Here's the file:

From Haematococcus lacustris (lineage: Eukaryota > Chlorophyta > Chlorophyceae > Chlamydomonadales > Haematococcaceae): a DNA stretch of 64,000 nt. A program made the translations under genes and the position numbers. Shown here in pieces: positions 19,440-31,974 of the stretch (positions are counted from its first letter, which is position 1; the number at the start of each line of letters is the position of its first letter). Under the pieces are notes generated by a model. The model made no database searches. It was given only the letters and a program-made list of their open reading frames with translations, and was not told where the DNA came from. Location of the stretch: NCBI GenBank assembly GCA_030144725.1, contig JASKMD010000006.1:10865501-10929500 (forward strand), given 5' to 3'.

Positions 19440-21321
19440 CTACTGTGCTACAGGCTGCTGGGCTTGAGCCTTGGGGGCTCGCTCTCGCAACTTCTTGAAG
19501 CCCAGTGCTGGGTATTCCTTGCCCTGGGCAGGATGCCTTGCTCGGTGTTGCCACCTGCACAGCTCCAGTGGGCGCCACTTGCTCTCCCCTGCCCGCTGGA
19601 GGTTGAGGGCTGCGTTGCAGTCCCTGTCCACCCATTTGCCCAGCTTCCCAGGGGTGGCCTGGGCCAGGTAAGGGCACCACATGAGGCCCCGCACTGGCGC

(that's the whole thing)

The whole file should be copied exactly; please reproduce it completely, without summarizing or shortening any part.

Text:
From Haematococcus lacustris (lineage: Eukaryota > Chlorophyta > Chlorophyceae > Chlamydomonadales > Haematococcaceae): a DNA stretch of 64,000 nt. A program made the translations under genes and the position numbers. Shown here in pieces: positions 19,440-31,974 of the stretch (positions are counted from its first letter, which is position 1; the number at the start of each line of letters is the position of its first letter). Under the pieces are notes generated by a model. The model made no database searches. It was given only the letters and a program-made list of their open reading frames with translations, and was not told where the DNA came from. Location of the stretch: NCBI GenBank assembly GCA_030144725.1, contig JASKMD010000006.1:10865501-10929500 (forward strand), given 5' to 3'.

Positions 19440-21321
19440 CTACTGTGCTACAGGCTGCTGGGCTTGAGCCTTGGGGGCTCGCTCTCGCAACTTCTTGAAG
19501 CCCAGTGCTGGGTATTCCTTGCCCTGGGCAGGATGCCTTGCTCGGTGTTGCCACCTGCACAGCTCCAGTGGGCGCCACTTGCTCTCCCCTGCCCGCTGGA
19601 GGTTGAGGGCTGCGTTGCAGTCCCTGTCCACCCATTTGCCCAGCTTCCCAGGGGTGGCCTGGGCCAGGTAAGGGCACCACATGAGGCCCCGCACTGGCGC